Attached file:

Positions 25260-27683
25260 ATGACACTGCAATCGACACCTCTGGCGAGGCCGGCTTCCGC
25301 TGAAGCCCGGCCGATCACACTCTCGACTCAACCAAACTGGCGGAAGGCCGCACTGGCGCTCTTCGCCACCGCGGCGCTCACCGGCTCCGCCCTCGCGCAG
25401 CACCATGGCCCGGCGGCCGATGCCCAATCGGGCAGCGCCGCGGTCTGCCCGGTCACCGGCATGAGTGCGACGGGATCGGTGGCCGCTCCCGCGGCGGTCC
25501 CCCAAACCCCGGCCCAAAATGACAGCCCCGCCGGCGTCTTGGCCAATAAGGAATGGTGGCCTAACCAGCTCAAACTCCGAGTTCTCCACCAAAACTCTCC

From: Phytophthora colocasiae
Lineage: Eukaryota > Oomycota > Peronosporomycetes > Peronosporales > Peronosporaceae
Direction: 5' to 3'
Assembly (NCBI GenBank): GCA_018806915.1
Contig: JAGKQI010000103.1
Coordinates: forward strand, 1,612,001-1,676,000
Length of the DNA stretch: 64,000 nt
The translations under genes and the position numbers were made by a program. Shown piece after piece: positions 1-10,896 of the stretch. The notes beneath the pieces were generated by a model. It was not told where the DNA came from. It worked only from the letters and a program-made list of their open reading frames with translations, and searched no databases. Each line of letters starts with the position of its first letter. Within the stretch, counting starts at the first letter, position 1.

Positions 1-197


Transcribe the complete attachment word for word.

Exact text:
Positions 25260-27683
25260 ATGACACTGCAATCGACACCTCTGGCGAGGCCGGCTTCCGC
25301 TGAAGCCCGGCCGATCACACTCTCGACTCAACCAAACTGGCGGAAGGCCGCACTGGCGCTCTTCGCCACCGCGGCGCTCACCGGCTCCGCCCTCGCGCAG
25401 CACCATGGCCCGGCGGCCGATGCCCAATCGGGCAGCGCCGCGGTCTGCCCGGTCACCGGCATGAGTGCGACGGGATCGGTGGCCGCTCCCGCGGCGGTCC
25501 CCCAAACCCCGGCCCAAAATGACAGCCCCGCCGGCGTCTTGGCCAATAAGGAATGGTGGCCTAACCAGCTCAAACTCCGAGTTCTCCACCAAAACTCTCC

From: Phytophthora colocasiae
Lineage: Eukaryota > Oomycota > Peronosporomycetes > Peronosporales > Peronosporaceae
Direction: 5' to 3'
Assembly (NCBI GenBank): GCA_018806915.1
Contig: JAGKQI010000103.1
Coordinates: forward strand, 1,612,001-1,676,000
Length of the DNA stretch: 64,000 nt
The translations under genes and the position numbers were made by a program. Shown piece after piece: positions 1-10,896 of the stretch. The notes beneath the pieces were generated by a model. It was not told where the DNA came from. It worked only from the letters and a program-made list of their open reading frames with translations, and searched no databases. Each line of letters starts with the position of its first letter. Within the stretch, counting starts at the first letter, position 1.

Positions 1-197